“Words of comfort, skillfully administered, are the oldest therapy known to man.” – Louis Nizer
My therapist was a little surprised that I intend to watch my daughters graduation via webcast.
What is so inherently wrong with that?
Now, before anyone goes all wacko on my therapist, please note he is excellent and is very much pro family. He believes adoption is wrong and does permanent life long damage to mother and child (and I am proof of that). He understands the need for children to sometimes be raised by others but believes, like me, that that should be done with the best interest of the mother AND child in mind. Meaning, open records, no changed names, not fractured identities, kinship adoption and most of all, again, for the sake of the children and not to make some infertile family feel whole. He believes adoption should be about finding homes for babies and not babies for homes. He is a fan of Bert Hellinger and family constellation therapy and believes that adoption damages one family for generations in the attempt to build another. He agrees with me that all members of my family (parents, siblings, spouses, subsequent children) are affected (to varying degrees) by the loss of my daughter from our family tree.
He has told me in the three years I have seen him he has learned a great deal from me and that he has shared that with other colleagues. He often tells me of social events or professional networking events where the topic of adoption and first moms will come up and he will always think of me and share knowledge he acquired from me with his professional friends. I have encouraged him to feel free to do that and even gone so far as to offer to speak to any professional that wants to know the truth of what adoption does to mothers and natural families (since all the media likes to paint is the picture of the uber awesome adoptive family saving this poor pathetic child from her natural family). I have shared my blog with him, my ehbabes.com site and even gave him "The Girls Who Went Away" by Anne Fessler as a gift.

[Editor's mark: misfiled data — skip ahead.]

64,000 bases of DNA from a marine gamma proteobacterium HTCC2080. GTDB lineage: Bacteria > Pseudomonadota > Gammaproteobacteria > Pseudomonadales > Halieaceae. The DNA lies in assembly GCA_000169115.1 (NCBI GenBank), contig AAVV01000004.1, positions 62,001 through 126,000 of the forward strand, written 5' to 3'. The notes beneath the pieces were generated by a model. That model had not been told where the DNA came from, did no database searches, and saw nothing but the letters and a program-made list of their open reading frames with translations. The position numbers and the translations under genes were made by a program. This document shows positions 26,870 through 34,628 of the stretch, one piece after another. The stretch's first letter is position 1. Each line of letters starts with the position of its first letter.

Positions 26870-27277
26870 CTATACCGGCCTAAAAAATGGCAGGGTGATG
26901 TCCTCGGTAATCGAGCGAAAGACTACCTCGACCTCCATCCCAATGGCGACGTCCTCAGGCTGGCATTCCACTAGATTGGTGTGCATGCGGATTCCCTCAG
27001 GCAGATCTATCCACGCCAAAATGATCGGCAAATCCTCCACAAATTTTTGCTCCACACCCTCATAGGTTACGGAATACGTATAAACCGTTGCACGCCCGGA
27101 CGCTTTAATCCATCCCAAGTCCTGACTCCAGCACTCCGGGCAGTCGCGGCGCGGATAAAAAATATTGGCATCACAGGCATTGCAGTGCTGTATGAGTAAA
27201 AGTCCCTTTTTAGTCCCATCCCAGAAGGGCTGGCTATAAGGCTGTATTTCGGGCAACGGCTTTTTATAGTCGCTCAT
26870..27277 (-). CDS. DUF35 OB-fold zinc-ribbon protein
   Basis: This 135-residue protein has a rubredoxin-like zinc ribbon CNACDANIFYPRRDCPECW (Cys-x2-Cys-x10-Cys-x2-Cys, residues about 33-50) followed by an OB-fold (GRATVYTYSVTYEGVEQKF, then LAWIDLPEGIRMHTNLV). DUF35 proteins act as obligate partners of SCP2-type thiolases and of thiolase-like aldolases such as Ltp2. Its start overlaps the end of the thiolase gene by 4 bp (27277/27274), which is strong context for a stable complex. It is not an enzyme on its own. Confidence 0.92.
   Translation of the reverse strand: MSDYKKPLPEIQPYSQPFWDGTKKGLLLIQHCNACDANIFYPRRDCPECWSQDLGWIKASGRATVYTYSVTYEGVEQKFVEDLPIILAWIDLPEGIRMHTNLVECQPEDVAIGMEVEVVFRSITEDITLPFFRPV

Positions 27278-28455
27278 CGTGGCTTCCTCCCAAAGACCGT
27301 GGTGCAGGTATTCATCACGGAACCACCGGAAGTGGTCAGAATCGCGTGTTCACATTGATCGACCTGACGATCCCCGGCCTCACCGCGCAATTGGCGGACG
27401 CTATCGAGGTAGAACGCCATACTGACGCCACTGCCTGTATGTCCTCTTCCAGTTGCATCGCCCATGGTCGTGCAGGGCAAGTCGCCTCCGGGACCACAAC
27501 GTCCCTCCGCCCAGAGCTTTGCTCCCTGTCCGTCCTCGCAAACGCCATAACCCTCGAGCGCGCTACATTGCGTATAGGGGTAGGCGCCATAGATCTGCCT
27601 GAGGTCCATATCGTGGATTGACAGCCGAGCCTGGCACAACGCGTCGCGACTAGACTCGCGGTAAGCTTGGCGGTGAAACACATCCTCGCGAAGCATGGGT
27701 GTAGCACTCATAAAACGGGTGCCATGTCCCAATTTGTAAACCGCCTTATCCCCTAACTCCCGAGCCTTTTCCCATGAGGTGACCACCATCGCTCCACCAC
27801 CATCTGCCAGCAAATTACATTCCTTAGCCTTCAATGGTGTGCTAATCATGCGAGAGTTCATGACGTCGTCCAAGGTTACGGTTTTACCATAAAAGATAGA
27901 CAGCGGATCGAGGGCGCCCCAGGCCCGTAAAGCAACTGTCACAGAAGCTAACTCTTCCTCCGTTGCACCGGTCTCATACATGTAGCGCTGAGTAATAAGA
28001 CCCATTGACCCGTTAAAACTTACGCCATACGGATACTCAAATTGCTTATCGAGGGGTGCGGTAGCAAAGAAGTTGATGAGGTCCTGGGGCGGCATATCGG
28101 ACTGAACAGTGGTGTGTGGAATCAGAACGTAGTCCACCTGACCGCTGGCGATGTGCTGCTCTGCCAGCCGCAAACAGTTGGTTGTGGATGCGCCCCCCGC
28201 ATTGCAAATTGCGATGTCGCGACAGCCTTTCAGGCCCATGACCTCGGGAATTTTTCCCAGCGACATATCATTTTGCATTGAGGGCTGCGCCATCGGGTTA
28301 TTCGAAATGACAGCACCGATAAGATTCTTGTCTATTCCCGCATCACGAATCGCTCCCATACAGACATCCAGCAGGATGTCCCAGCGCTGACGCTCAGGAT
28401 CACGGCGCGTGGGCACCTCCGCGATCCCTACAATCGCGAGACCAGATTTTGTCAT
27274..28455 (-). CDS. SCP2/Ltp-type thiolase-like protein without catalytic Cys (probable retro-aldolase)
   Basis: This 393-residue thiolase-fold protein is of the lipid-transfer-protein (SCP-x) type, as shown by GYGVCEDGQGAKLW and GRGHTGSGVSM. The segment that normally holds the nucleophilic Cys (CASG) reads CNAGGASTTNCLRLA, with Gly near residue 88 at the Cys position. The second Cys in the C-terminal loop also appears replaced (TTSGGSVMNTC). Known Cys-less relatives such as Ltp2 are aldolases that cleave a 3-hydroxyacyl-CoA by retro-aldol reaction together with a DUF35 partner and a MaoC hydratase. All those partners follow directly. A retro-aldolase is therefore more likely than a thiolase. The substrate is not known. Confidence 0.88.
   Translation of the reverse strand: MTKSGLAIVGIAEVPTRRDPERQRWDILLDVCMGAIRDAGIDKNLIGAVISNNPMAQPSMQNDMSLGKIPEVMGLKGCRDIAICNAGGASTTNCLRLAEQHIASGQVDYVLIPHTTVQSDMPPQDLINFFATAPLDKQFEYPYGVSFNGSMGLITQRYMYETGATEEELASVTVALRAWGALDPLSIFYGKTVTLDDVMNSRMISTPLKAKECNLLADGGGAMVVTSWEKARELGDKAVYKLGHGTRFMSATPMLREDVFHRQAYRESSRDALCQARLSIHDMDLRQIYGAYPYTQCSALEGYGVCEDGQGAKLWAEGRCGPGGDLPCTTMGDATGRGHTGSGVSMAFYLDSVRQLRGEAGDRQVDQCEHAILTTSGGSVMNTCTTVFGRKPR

He gets it and continues to get it by treating me.
And yet, he was startled at my statement that I would watch my daughters graduation live via webcast. Oh, he wasn’t disapproving. He was more concerned. Kinda like one might be if you watched an alcoholic friend walk into a bar. Or if you saw a friend that was a known cutter with a cutting instrument in her hand.
I found this simultaneously sweet (the concern) and yet also annoying.
To have your own therapist express concern about something you will do tends to give one pause.
We talked about it a bit. I sensed he was worried about a PTSD related incident. Would I watch it alone? Would I be okay? What time was it happen? What was my plan?
Would I be able to phone a friend? Did I know my limits?
I left the session thinking once again how tragic adoption is.
A mother wanting to watch her child’s graduation leads others to speculate if she might need to be put on suicide watch.
Ah, the beauty of adoption!